1. Blanch half a pound of spinach in salted, boiling water. Immediately, “shock” the blanched spinach in a bowl of iced water. Drain and squeeze out the excess water. Puree in a blender. Set aside. 2. In a large skillet, sweat the shallots and garlic until translucent. Add the rest of the spinach leaves. Toss and sauté until wilted. Fold in the spinach puree. Season with salt and pepper.
Dear Ms. Obama,
On Sunday, Son, DiL, and G/Son are taking me out for my birthday to Tap & Vine in near-by Arlington, VA. They have amazing Beef Short Rib Sliders - on two mini rolls with horseradish slaw and crispy fries, which the staff will gladly replace with truffled fries. And, it's v kid-friendly, so the girls would enjoy it, too. You'd love it, and you know that you owe VA some love.
One of the most amazing things that FDR worked into the Works Projects Administration (WPA) was an emphasis not only on building infrastructure, but also on the arts. It's been funny (well, not "funny, ha, ha") to watch the wingnuts flat-out lie over the past six months in an attempt to discredit the WPA.
In 1934, Americans grappled with an economic situation that feels all too familiar today. Against the backdrop of the Great Depression, the U.S. government created the Public Works of Art Program—the first federal government program to support the arts. Officials in the Roosevelt administration understood how essential art was to sustaining America's spirit. Artists from across the United States who participated in the program, which lasted only six months from mid-December 1933 to June 1934, were encouraged to depict the American scene. The Public Works of Art Program not only paid artists to embellish public buildings, but also provided them with a sense of pride in serving their country. They painted regional, recognizable subjects—ranging from portraits to cityscapes and images of city life to landscapes and depictions of rural life—that reminded the public of quintessential American values such as hard work, community and optimism.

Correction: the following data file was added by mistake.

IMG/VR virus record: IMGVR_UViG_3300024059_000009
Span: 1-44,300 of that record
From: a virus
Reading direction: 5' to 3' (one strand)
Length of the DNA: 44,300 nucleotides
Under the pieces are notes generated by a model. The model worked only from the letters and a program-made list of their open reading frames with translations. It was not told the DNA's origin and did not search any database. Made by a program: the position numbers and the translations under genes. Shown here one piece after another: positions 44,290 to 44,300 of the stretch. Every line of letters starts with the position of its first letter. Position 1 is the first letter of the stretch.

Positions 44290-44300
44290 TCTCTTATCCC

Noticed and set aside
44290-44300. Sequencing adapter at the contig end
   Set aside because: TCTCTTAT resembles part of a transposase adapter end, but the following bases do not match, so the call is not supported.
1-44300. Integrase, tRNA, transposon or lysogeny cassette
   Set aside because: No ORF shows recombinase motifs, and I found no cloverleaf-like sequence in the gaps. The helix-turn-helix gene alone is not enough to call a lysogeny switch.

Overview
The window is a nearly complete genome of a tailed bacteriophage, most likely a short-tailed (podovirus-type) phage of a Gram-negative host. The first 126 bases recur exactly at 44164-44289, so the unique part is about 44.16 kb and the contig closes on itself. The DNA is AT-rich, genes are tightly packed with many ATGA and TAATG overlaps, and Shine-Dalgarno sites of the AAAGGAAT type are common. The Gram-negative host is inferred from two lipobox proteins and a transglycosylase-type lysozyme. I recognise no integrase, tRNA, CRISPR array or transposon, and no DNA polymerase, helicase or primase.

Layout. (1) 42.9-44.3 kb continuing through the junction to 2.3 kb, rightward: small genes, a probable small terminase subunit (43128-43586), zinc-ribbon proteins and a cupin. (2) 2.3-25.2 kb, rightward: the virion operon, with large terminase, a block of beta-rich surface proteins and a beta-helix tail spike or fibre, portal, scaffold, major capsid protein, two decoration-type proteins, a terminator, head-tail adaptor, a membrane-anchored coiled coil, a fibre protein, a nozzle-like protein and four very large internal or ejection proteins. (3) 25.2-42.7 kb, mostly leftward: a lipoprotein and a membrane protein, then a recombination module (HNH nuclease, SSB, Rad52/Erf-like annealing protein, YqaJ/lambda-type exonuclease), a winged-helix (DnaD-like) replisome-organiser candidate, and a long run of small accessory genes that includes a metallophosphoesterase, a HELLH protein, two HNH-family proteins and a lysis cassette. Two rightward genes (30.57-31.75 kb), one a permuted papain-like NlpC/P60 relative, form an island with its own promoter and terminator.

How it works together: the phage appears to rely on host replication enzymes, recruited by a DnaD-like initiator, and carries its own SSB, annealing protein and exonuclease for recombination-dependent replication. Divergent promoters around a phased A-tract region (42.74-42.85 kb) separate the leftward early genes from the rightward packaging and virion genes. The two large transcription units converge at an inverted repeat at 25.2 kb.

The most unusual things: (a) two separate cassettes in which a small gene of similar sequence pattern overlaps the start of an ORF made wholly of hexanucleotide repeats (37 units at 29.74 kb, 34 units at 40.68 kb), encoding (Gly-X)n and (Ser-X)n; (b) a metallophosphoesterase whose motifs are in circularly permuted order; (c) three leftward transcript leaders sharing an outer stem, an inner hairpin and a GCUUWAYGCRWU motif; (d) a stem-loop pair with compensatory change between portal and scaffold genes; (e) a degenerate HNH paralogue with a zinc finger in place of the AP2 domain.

1934: A New Deal for Artists celebrates the 75th anniversary of the Public Works of Art Program by drawing on the Smithsonian American Art Museum's unparalleled collection of vibrant paintings created for the program. The 56 paintings in the exhibition are a lasting visual record of America at a specific moment in time. George Gurney, deputy chief curator, organized the exhibition with Ann Prentice Wagner, curatorial associate. The exhibition will begin a three-year national tour in 2010.